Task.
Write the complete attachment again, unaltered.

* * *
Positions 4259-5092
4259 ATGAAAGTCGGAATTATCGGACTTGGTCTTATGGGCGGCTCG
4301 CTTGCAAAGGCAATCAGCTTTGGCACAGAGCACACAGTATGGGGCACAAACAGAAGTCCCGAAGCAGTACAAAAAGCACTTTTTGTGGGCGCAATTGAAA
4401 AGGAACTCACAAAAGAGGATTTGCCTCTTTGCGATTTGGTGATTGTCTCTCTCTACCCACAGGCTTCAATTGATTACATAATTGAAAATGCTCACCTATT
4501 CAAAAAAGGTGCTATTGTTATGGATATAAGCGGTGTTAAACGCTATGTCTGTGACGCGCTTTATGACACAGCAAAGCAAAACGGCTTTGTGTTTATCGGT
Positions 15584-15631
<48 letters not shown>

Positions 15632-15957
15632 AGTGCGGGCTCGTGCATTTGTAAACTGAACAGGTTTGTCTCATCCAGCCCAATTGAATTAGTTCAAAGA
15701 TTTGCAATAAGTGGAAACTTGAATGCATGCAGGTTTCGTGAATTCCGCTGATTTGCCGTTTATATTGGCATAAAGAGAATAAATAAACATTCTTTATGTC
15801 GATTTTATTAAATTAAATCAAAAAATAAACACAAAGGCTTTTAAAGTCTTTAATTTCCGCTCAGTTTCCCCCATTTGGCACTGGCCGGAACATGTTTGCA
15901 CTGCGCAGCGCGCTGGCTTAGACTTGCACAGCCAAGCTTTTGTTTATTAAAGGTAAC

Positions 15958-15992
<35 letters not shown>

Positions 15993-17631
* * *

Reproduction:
Positions 4259-5092
4259 ATGAAAGTCGGAATTATCGGACTTGGTCTTATGGGCGGCTCG
4301 CTTGCAAAGGCAATCAGCTTTGGCACAGAGCACACAGTATGGGGCACAAACAGAAGTCCCGAAGCAGTACAAAAAGCACTTTTTGTGGGCGCAATTGAAA
4401 AGGAACTCACAAAAGAGGATTTGCCTCTTTGCGATTTGGTGATTGTCTCTCTCTACCCACAGGCTTCAATTGATTACATAATTGAAAATGCTCACCTATT
4501 CAAAAAAGGTGCTATTGTTATGGATATAAGCGGTGTTAAACGCTATGTCTGTGACGCGCTTTATGACACAGCAAAGCAAAACGGCTTTGTGTTTATCGGT
Positions 15584-15631
<48 letters not shown>

Positions 15632-15957
15632 AGTGCGGGCTCGTGCATTTGTAAACTGAACAGGTTTGTCTCATCCAGCCCAATTGAATTAGTTCAAAGA
15701 TTTGCAATAAGTGGAAACTTGAATGCATGCAGGTTTCGTGAATTCCGCTGATTTGCCGTTTATATTGGCATAAAGAGAATAAATAAACATTCTTTATGTC
15801 GATTTTATTAAATTAAATCAAAAAATAAACACAAAGGCTTTTAAAGTCTTTAATTTCCGCTCAGTTTCCCCCATTTGGCACTGGCCGGAACATGTTTGCA
15901 CTGCGCAGCGCGCTGGCTTAGACTTGCACAGCCAAGCTTTTGTTTATTAAAGGTAAC

Positions 15958-15992
<35 letters not shown>

Positions 15993-17631